Annotated by
Beatrice Galluzzo

On Decoloniality: Concepts, Analytics, Praxis


Walter Mignolo, Catherine Walsh


Duke University Press



During the endless days of the Italian lockdown, while I was working on my PhD proposal on post-genocide Rwandan art practices, I came across Walter Mignolo and his colleagues and their decolonial theories. I remember reading On Decoloniality in a few days, then I started to be curious about many other writings available online. A couple of months later, I was admitted as one of the participants in the Decolonial Summer School 2020 held by Mignolo and other decolonial thinkers on behalf of the University College Roosevelt in collaboration with the Van Abbemuseum Eindhoven (if it had not been for the pandemic – which forced us to meet online – we would have spent two weeks at the museum). Here you have an extract from what I wrote: ‘The second thing I learnt is that I am a white Western person, living in a (white) Western country. Until quite recently, I did not know the fundamental importance of collocating myself within the world. But now that I do, as a white Western person I believe that the issue is not about being part of the ‘whiteness’ but about being unaware of it, which means to be blind’. I consider this book to be a real milestone for the urgency of breaking free from the Eurocentric standard filling our lives. BG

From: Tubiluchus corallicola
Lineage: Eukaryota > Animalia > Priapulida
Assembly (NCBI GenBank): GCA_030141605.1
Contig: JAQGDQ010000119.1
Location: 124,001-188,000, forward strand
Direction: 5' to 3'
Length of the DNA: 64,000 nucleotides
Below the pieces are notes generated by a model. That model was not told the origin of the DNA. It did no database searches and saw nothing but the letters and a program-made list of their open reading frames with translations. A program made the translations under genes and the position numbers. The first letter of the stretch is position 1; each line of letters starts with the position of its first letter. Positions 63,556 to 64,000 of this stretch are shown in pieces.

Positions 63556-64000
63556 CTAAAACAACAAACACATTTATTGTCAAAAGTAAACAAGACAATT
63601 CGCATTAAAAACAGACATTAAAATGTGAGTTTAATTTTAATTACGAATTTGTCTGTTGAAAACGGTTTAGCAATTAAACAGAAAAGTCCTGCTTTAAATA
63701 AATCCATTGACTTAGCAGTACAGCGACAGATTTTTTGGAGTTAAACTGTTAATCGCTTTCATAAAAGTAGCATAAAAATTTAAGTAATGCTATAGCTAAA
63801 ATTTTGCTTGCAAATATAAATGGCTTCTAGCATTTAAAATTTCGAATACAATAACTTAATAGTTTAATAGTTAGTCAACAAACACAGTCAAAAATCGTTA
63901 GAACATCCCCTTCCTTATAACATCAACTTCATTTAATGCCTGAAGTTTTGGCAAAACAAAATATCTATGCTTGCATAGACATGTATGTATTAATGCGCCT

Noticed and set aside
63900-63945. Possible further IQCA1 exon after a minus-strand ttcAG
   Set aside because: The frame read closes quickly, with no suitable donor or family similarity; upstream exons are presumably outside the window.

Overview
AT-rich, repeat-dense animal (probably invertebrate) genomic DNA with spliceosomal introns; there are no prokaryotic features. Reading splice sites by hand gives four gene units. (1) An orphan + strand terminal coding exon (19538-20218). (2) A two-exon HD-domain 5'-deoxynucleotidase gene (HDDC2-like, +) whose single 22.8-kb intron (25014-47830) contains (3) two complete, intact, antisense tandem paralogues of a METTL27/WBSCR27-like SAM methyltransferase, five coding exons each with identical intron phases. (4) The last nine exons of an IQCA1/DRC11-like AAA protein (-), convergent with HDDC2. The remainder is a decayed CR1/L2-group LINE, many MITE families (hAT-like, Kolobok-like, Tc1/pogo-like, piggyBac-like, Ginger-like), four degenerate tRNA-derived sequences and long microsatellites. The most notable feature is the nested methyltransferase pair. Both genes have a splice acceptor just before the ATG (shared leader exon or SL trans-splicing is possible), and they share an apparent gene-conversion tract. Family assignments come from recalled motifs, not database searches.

"For the decolonial thought, Modernity is an essentially or exclusively European phenomenon. In these lectures, I will argue that modernity is, in fact, a European phenomenon but one constituted in a dialectical relation with a non-European alterity that is its ultimate content. Modernity appears when Europe affirms itself as the 'center' of a World History that it inaugurates; the 'periphery' that surrounds this center is consequently part of its self-definition."